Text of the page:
My preoccupation with Scotland and all things Scottish continues with my new pattern, Grand MacAlpine Stole. I am a proud descendant of the Clan MacAlpine and used the clan tartan as an inspiration for the design. Worked with two strands of Rowan Yarns Kidsilk Haze held together, this project is great for someone who’s looking to learn or improve their intarsia skills.
I also did a little digging and found out some cool history on the MacAlpines.
There is an old Gaelic saying: Cnuic `is uillt `is Ailpeinich which translates to Hills and streams and MacAlpine. In other words, the MacAlpines were created alongside the hills and streams of Scotland.
Tradition claims MacAlpine as the oldest and most purely Celtic of the Highland Clans. You can read more about the Clan MacAlpine here.
The Caribou-Targhee National Forest spans over 2.63 million acres, much of which is a part of the Greater Yellowstone Eco System in Idaho and Wyoming. A small part of this forest, the Jedediah Smith Wilderness is less than five miles from my home in Alta, Wyoming. All summer, the wilderness area rewards our months of snow and cold with a stunning abundance of mountain wildflowers.
This fair isle, fashioned in a tube then grafted together to form a circle, is made for winter. I really enjoyed working with Blue Sky Fibers Baby Alpaca. The luxurious warmth and silky softness of this fiber is heaven to knit! It’s perfect to wear on those cold days when you’re dreaming of summer and mountain wildflowers.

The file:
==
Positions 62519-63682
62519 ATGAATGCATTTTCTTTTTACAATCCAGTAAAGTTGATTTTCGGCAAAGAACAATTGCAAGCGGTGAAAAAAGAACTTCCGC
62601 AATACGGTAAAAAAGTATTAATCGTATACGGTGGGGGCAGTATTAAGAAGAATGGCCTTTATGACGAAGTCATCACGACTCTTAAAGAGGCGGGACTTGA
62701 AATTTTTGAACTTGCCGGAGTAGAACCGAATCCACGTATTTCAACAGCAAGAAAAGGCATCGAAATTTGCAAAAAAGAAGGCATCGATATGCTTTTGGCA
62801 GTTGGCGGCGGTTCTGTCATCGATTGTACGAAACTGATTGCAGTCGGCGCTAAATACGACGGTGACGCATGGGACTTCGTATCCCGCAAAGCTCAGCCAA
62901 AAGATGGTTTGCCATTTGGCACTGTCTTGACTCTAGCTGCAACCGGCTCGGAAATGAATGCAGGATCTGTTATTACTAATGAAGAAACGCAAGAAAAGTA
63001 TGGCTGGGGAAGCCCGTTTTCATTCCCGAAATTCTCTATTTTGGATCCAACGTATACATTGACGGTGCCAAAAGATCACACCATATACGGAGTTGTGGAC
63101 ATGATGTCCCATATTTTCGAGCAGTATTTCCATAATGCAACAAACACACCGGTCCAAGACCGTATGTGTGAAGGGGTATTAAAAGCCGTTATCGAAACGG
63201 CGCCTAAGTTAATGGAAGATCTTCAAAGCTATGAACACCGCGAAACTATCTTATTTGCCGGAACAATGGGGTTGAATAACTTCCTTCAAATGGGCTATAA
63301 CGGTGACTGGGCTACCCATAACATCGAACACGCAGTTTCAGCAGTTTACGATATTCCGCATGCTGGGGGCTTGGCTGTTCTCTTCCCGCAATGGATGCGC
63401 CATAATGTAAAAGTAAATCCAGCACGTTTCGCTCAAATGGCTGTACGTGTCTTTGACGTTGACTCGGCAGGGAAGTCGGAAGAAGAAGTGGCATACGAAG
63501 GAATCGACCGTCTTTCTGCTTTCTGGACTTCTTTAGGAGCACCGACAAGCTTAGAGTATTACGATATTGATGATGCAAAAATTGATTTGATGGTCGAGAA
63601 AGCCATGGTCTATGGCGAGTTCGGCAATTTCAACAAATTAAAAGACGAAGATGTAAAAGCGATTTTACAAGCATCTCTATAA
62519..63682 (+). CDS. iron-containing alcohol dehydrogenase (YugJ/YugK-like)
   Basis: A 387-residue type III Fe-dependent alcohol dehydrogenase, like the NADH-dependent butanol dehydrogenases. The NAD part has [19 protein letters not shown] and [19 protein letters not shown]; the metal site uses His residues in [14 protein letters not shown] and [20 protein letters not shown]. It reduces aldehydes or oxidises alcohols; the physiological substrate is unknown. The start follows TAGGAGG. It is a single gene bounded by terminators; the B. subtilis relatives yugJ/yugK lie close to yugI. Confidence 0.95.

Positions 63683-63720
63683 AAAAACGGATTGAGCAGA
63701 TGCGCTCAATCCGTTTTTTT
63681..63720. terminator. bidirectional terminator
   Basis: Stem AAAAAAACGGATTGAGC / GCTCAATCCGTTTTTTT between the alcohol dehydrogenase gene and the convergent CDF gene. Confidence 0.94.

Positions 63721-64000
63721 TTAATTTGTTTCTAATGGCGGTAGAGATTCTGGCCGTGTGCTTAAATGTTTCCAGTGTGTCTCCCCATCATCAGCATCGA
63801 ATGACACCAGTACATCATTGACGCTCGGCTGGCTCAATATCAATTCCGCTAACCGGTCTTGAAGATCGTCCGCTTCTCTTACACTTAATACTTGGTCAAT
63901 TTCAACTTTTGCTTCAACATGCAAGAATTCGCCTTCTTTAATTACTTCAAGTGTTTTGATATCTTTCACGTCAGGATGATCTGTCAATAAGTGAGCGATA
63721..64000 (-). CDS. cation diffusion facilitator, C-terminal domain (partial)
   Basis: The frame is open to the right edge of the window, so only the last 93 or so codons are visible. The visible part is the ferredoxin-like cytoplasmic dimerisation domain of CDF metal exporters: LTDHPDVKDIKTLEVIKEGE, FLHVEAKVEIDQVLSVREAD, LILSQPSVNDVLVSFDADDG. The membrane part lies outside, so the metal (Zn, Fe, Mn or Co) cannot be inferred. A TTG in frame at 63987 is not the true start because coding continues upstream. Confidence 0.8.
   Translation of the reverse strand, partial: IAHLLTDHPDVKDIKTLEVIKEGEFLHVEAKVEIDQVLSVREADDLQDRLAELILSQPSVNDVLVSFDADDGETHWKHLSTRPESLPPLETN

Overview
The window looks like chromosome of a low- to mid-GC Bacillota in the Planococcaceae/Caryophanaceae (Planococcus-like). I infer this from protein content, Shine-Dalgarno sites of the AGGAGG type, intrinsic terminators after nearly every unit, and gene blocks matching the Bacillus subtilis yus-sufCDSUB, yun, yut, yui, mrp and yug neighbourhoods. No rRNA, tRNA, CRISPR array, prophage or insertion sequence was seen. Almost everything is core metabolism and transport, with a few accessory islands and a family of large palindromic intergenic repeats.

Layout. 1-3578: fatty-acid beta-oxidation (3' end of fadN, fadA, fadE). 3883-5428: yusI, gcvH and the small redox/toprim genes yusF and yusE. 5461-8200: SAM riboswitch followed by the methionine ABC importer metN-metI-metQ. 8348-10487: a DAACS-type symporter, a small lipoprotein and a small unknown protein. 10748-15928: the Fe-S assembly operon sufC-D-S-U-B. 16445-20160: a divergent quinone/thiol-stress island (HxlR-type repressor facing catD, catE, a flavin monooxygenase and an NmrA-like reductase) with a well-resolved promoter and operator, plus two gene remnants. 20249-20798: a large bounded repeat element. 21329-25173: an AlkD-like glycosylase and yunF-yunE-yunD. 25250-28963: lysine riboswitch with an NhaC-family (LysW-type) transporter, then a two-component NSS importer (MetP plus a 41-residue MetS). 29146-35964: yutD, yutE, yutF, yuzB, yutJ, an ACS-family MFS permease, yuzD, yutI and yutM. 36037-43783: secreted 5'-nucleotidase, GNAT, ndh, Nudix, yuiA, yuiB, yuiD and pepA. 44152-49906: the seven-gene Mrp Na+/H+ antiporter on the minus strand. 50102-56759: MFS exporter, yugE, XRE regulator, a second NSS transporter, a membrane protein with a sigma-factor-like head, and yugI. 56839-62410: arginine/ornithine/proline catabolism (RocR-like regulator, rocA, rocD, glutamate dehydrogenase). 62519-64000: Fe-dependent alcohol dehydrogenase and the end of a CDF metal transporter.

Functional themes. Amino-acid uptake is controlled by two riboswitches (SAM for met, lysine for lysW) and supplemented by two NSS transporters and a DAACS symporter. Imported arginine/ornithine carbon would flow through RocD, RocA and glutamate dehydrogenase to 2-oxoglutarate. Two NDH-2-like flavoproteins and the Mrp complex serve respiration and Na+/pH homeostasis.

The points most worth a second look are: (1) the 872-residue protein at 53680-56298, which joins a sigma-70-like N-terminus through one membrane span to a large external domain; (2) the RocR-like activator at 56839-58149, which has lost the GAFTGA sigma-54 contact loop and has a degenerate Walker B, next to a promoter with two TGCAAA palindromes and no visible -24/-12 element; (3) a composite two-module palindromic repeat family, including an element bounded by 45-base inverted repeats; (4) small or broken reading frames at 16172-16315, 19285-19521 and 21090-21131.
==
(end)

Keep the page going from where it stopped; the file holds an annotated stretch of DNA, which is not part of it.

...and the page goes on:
If you’re feeling a little intimidated by grafting the tube using kitchener in the round, here’s a great video to get you through it and weave in the ends as well!
I’m thrilled to be a sponsor in this year’s Fall Sweater Challenge, where everyone who finishes gets a one-of-a-kind hand knit/crocheted garment.
It’s so easy to play along, simply sign up here and post your progress with specific hashtags on Instagram, Facebook or in the Fall Sweater Challenge Ravelry Group. You don’t even have to start a new sweater, any work-in-progress will do!
I’ve traveled all over the European continent, but I’ve never been to Edinburgh. I see the pictures, I read the stories, I imagine beautiful, kind peole wrapped in cozy, classic knits drinking tea by the fire while darling little hedgehogs frolic in the yard around garden gnomes.
I may not have it exactly right, but when the day comes that I do go to to Edinburgh, I’ll be wearing these elbow length argyle mitts.
Made with Rowan Yarns’s Felted Tweed DK, Dreaming of Edinburgh Mitts are worked flat to facilitate the simple intarsia design, have a relaxed fit and are tapered down the arm to the wrist with a thumb gusset.
If you’re new to the intarsia technique, here’s some helpful tips.
Please check out the color palatte my test knitter used for this pattern. It’s all gorgeous greys and pinks!